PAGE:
Men’s formalwear entailed a black tuxedo with tails or the new style of dinner jacket (now called a tuxedo coat). A white button-down dress shirt with wingtip collar and white or black bow tie was worn under a white or black U-shape vest. Wearing white was the most formal look, while black was for most semi-formal occasions. Black patent leather shoes and a top hat completed the formality. Young men who did not have the means of purchasing a tuxedo were acceptable in their best suit. The old guard didn’t like this much, but establishments like the opera and theater had to lighten the rules otherwise the young men could not afford it and the art form would die. The white dinner jacket over black pants wasn’t worn until the 1930s.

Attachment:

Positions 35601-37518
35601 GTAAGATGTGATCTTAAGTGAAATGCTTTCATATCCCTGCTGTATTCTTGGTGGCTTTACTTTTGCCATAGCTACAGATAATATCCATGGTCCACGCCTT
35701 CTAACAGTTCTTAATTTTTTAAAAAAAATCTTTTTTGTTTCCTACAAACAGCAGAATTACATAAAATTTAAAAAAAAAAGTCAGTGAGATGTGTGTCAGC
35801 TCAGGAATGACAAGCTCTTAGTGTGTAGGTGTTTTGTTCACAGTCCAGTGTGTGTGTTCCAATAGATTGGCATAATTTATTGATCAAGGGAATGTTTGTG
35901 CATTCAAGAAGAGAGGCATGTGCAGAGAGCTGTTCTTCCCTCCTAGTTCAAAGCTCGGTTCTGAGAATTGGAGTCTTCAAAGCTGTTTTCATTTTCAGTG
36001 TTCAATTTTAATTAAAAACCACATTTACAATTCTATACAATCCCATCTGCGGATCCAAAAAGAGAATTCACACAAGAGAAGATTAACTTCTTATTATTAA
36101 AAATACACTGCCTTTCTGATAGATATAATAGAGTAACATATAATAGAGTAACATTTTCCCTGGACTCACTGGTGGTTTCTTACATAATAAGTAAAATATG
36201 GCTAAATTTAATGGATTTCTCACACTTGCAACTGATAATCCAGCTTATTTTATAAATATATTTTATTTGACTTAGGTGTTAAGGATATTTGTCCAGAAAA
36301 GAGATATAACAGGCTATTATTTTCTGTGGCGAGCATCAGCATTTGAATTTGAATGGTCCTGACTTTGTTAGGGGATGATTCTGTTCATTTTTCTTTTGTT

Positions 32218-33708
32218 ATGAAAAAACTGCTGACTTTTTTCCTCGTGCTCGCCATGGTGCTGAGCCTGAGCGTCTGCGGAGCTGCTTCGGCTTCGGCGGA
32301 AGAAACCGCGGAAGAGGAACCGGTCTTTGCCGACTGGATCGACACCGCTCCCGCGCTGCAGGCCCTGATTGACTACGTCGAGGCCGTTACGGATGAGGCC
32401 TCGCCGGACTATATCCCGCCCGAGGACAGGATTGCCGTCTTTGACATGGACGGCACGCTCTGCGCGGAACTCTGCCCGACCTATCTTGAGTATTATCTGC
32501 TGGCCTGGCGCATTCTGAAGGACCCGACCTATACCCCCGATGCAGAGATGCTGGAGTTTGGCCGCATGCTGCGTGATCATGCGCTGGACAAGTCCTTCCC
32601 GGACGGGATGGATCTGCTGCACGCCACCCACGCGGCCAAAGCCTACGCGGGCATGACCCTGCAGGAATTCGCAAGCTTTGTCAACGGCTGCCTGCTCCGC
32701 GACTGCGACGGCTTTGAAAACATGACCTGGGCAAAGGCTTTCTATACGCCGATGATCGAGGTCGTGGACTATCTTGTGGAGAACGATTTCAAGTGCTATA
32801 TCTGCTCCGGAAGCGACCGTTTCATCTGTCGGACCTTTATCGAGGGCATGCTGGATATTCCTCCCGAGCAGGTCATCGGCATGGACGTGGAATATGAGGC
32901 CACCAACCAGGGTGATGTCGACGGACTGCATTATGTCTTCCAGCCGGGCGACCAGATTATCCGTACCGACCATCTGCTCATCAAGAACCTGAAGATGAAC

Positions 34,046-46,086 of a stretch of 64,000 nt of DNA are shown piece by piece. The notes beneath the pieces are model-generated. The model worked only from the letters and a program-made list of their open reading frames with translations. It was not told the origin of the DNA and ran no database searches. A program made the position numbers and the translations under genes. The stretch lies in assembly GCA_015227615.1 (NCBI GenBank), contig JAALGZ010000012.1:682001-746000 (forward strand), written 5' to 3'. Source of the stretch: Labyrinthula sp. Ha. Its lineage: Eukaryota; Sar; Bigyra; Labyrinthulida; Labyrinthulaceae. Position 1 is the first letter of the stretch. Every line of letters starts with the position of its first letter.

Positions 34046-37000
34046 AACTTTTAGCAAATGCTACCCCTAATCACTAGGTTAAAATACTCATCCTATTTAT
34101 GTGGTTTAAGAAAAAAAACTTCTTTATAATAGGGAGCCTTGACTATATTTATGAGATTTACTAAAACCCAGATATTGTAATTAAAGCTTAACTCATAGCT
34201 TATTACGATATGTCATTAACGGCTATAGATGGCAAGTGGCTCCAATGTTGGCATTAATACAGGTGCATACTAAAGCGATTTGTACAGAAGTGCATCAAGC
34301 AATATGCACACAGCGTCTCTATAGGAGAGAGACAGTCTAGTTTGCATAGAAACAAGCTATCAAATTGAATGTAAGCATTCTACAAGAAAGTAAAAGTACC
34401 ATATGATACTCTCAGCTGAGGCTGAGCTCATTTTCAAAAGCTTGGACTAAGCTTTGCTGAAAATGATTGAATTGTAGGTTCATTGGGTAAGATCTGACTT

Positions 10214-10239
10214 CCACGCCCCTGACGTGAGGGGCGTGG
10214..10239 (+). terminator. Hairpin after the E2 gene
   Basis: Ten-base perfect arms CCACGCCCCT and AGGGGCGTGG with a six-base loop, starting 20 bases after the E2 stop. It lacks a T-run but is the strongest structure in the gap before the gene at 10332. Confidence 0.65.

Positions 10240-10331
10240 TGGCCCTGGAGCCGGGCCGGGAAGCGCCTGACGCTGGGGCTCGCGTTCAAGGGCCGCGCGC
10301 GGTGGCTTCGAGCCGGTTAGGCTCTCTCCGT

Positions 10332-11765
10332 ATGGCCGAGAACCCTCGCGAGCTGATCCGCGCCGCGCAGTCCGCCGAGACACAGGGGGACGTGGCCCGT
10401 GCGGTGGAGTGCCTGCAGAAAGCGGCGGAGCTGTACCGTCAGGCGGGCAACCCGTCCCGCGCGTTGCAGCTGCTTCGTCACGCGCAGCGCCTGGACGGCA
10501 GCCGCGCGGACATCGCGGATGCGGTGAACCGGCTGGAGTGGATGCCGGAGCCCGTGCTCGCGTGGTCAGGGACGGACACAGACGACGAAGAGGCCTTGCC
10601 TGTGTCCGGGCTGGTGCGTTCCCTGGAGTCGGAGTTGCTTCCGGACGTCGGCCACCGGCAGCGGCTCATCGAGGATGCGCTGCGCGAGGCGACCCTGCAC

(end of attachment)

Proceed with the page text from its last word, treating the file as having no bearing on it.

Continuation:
Also – I’m getting the impression from surfing around that ladies (flappers) did not carry purses but only little make-up bags. i’ve been wondering whether this is just for evenings out (when their escort would be expected to have bulky things like cash ) and whether bigger handbags were used during the day. .[I pretty sure I’ve seen Margaret with a bag on Boardwalk Empire….]
Why: Since stumbling across this gorgeous blog, our lives have been so much more colourful. Jess goes beyond the standard #OOTD posts and her site’s a sartorial treasure trove full of styling advice, galleries and even some tips for budding bloggers if you’re thinking of making this list some day. Her masterfully saturated and unique photography is what sets her apart from the rest of the pack and we still can’t stop thinking about her guide to wearing colour this spring…